Jason Garrett is out as head coach of the Dallas Cowboys. He leaves behind a legacy of offense-first planning that often topped out at good, but never great. His inability to make in-game changes, evolve as NFL defenses became wise to his schtick, and give his offensive stars the opportunity to maximize their potential ultimately became his legacy in Texas.
Mike McCarthy is, reportedly, in as head coach of the Dallas Cowboys. He brings a legacy of offense-first planning that often topped out at good, but never great. His inability to make in-game changes, evolve as NFL defenses became wise to his schtick, and give his offensive stars the opportunity to maximize their potential ultimately became his legacy in Wisconsin.
This may be a problem for Cowboys’ owner Jerry Jones.
Yes, McCarthy has a Super Bowl win under his belt. But like Garrett, his tenure as longtime head coach of a storied NFL franchise was always defined by the feeling he should have done more. His career as the Packers’ head coach outside that magical 2010 playoff run featured a 6-8 postseason record (.428 winning percentage). Aaron Rodgers’ career peaked over the six years that followed — he won two MVP awards, led the league in passer rating twice, and threw 210 touchdown passes in 88 games — but McCarthy could never get him back to the promised land.
This narrative isn’t lost in Dallas. Garrett wrapped up his tenure with a 2-3 playoff resume (.400) despite nearly a decade of above-average quarterback play between Tony Romo and Dak Prescott. Hell, both coaches oversaw a season with the NFL’s best record crumble into an immediate postseason exit. McCarthy shepherded the Packers’ 15-1 season in 2011, only to lose to the Giants at home in the Divisional Round that winter. He was also there for the terminus of Garrett’s 13-3 2016 campaign — it was his Packers that went to Dallas to upend Prescott and Ezekiel Elliott (he’d turn that momentum from a stirring comeback win into a 24-0 halftime deficit against the Falcons one week later).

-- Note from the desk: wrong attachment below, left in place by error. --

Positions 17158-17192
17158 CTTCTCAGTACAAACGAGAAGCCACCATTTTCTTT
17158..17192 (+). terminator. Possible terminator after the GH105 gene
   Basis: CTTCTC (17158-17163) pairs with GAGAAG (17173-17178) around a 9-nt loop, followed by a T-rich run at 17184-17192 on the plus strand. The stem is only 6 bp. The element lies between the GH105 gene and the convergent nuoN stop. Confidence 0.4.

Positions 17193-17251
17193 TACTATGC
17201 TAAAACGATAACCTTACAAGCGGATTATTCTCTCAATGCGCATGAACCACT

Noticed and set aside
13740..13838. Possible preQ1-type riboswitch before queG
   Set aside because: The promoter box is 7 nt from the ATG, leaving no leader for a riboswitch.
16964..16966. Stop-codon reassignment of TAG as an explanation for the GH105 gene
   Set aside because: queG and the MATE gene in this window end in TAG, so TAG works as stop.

There’s an innate feeling that “good” will continue to be Dallas’ biggest obstacle in its quest for greatness. McCarthy inherits a talented roster, including Prescott and Amari Cooper (should they be retained as pending free agents), as well as Elliott, DeMarcus Lawrence, and Leighton Vander Esch, for starters. He should be able to coax that group to the playoffs without much strain. That lineup ranked second in the NFL in offensive efficiency this past fall, and third when it came to stopping opponents on third down, even if Garrett’s 8-8 record failed to reflect that talent.
Then the onus will be on him to prove he’s not the same coach who came completely unprepared for the Falcons in 2017. Or who crapped away a 19-7 lead in the final three minutes of an NFC title game against the Seahawks in 2015. Or the guy who was completely befuddled by Colin Kaepernick’s ability to run the ball in 2013 or 2014.
Can this pairing finally unlock the Cowboys’ potential?
The most damning evidence about McCarthy’s fit at the end of his Green Bay tenure has been the Packers’ rebound from 6-9-1 in 2018 to NFC North champions without him. Rookie head coach Matt LaFleur’s moderately hands-off approach has kept Rodgers happy, and his ability to work Aaron Jones into the offense has taken the strain from an aging Rodgers’ shoulders. The easy narrative to follow was that McCarthy had broken the Pack, and now they’re fixed.